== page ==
News 31.12.21 : Today’s Articles of Interest from Around the Internets


News 31.12.21 : Today’s Articles of Interest from Around the Internets
News 31.12.21 : Today’s Articles of Interest from Around the Internets
News 31.12.21 : Today’s Articles of Interest from Around the Internets

In a lab in the heart of France’s wine country, a group of researchers carefully positions an ultra-high-speed camera. Like many good scientists, they are devoted to the practice of unpicking the universe’s secrets, seeking to describe the material world in the language of mathematics, physics and chemistry. The object of their study: the bubbles in champagne.

Chemical physicist Gérard Liger-Belair, head of the eight-member “Effervescence & Champagne” team at the University of Reims Champagne-Ardenne, perhaps knows more about champagne bubbles than anyone else on the planet. Starting with his PhD thesis in 2001, Liger-Belair has focused on the effervescent fizz within and above a glass. He has written more than 100 technical papers on the subject, including a 2021 deep dive into champagne and sparkling wines in the Annual Review of Analytical Chemistry and a popular book (Uncorked: The Science of Champagne).

“When I was a kid, I was entranced by blowing and watching soap bubbles,” Liger-Belair recalls. That fascination has persisted, alongside a host of more practical work: There are plenty of good reasons to be interested in bubbles, extending far beyond the pleasures of sparkling wine. Liger-Belair has helped to show which aerosols are thrown up into the sky by tiny bursting bubbles in sea spray, affecting the ocean’s role in cloud formation and climate change. He even helped to determine that some mysterious bright spots in radar scans of Saturn’s moon Titan could be centimeter-sized nitrogen bubbles popping at the surface of its polar seas.

Read the rest of this article at: Knowable Magazine

News 31.12.21 : Today’s Articles of Interest from Around the Internets

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News 31.12.21 : Today’s Articles of Interest from Around the Internets

When people feel their “mega-identity” challenged, they get mega-upset. Increasingly, Washington politics—and also Albany, Madison, and Tallahassee politics—have been reduced to “us” versus “them,” that most basic (and dangerous) of human dynamics. As Mason puts it, “We have more self-esteem real estate to protect as our identities are linked together.”

Mason draws on the work of Henri Tajfel, a Polish-born psychologist who taught at Oxford in the nineteen-sixties. (Tajfel, a Jew, was attending the Sorbonne when the Second World War broke out; he fought in the French Army, spent five years as a German P.O.W., and returned home to learn that most of his family had been killed.) In a series of now famous experiments, Tajfel divided participants into meaningless groups. In one instance, participants were told that they had been sorted according to whether they’d over- or under-estimated the number of dots on a screen; in another, they were told that their group assignments had been entirely random. They immediately began to favor members of their own group. When Tajfel asked them to allocate money to the other participants, they consistently gave less to those in the other group. This happened even when they were told that, if they handed out the money evenly, everyone would get more. Given a choice between maximizing the benefits to both groups and depriving both groups but depriving “them” of more, participants chose the latter. “It is the winning that seems more important,” Tajfel noted.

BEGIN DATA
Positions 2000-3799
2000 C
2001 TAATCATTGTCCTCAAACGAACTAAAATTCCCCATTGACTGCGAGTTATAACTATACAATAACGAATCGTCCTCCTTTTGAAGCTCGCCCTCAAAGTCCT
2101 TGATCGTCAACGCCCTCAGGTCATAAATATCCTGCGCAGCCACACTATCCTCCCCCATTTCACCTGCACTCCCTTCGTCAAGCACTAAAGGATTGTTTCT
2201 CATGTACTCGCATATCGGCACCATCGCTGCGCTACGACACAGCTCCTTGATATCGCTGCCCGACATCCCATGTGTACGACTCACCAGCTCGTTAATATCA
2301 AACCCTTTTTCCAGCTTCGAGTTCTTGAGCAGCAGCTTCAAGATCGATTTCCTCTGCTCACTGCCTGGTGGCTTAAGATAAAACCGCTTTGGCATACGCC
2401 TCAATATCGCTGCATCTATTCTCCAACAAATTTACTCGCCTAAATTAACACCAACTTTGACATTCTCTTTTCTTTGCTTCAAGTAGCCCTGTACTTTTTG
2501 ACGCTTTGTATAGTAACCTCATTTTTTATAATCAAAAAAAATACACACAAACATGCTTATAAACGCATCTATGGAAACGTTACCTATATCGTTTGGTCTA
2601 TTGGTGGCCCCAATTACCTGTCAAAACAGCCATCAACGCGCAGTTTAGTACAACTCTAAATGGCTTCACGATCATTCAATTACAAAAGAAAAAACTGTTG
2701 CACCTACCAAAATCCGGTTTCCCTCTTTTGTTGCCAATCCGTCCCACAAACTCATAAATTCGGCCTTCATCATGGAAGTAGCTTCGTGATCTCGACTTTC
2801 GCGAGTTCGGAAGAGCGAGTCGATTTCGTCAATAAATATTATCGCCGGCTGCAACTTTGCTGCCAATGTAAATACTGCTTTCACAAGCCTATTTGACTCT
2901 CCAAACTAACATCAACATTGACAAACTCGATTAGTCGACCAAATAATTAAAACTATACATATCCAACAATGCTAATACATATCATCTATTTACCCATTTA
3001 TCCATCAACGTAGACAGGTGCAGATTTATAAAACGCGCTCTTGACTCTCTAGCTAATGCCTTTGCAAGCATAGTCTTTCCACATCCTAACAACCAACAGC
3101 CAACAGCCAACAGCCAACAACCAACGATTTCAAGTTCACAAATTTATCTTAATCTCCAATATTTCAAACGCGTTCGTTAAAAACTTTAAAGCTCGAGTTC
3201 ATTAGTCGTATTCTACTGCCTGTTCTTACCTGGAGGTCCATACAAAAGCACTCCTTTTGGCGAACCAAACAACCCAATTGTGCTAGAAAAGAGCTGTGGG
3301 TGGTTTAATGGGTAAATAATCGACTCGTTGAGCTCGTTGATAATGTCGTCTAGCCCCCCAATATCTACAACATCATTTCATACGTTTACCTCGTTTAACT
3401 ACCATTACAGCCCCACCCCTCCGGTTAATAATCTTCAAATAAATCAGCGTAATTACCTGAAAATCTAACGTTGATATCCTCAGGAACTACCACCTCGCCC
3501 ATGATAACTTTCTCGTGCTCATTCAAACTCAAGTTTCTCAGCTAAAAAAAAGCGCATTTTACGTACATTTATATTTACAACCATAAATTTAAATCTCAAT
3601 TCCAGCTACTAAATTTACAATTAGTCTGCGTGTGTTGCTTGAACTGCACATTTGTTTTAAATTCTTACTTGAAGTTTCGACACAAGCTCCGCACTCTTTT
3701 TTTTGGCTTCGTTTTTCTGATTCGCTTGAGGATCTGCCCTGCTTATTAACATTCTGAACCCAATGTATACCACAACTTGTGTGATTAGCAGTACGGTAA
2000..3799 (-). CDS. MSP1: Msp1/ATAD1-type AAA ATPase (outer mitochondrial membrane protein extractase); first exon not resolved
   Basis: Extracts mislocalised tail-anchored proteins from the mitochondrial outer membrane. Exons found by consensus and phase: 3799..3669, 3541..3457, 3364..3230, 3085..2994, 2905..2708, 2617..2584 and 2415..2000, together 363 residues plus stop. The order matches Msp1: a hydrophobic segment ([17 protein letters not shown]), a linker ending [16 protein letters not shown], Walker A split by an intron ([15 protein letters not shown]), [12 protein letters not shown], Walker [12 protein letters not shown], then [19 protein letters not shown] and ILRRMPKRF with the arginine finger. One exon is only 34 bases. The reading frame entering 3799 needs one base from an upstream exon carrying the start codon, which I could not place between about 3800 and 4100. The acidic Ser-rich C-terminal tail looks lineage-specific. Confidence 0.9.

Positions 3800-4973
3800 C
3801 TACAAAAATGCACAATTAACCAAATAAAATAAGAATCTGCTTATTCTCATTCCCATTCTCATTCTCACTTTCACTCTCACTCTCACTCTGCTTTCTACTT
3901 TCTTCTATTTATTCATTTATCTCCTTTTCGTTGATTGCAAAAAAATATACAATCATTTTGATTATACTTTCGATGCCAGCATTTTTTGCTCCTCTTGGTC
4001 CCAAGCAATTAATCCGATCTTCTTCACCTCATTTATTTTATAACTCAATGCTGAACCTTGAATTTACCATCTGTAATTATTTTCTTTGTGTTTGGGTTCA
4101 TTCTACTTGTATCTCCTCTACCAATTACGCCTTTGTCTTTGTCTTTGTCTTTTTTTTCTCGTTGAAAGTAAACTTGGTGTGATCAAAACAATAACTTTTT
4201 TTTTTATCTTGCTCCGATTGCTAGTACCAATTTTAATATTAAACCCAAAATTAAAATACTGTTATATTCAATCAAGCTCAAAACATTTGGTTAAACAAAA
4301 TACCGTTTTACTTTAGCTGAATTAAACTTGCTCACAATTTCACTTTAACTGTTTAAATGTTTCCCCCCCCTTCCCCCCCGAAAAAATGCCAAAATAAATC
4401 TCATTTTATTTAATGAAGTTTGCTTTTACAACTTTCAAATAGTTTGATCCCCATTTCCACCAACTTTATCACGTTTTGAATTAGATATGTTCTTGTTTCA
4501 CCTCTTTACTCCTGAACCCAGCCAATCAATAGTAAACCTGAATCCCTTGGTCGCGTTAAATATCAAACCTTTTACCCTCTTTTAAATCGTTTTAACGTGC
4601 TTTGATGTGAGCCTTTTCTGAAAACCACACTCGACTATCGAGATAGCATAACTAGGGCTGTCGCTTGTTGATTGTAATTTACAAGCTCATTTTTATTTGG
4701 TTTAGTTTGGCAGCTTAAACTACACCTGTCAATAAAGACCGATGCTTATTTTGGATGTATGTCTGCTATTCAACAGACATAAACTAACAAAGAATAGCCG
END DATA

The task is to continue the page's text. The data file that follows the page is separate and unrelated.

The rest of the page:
Trump, it seems safe to say, never read Tajfel’s work. But he seems to have intuitively grasped it. During the 2016 campaign, Mason notes, he frequently changed his position on matters of policy. The one thing he never wavered on was the importance of victory. “We’re going to win at every level,” he told a crowd in Albany. “We’re going to win so much, you may even get tired of winning.”

Read the rest of this article at: The New Yorker

The Balmoral in Chestnut

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When we penned the intro for this piece last year, little did we know that — in many ways — we’d still be deep in it by the time 2021’s feature rolled around. Amid another holiday season marred by a new variant, seemingly the more things change — well, you get the picture.

Surprisingly, however, in spite of the fact that we’re still very much in the throes of a global pandemic, 2021 hasn’t been punctuated by as many high-profile losses in the startup world as the year prior.

Perhaps the first year of the pandemic was simply the final straw for so many companies that were already treading water — or maybe an influx of capital sources has kept heads above water. Some companies successfully pivoted and others were born as a direct result of a world forever changed because of COVID-19.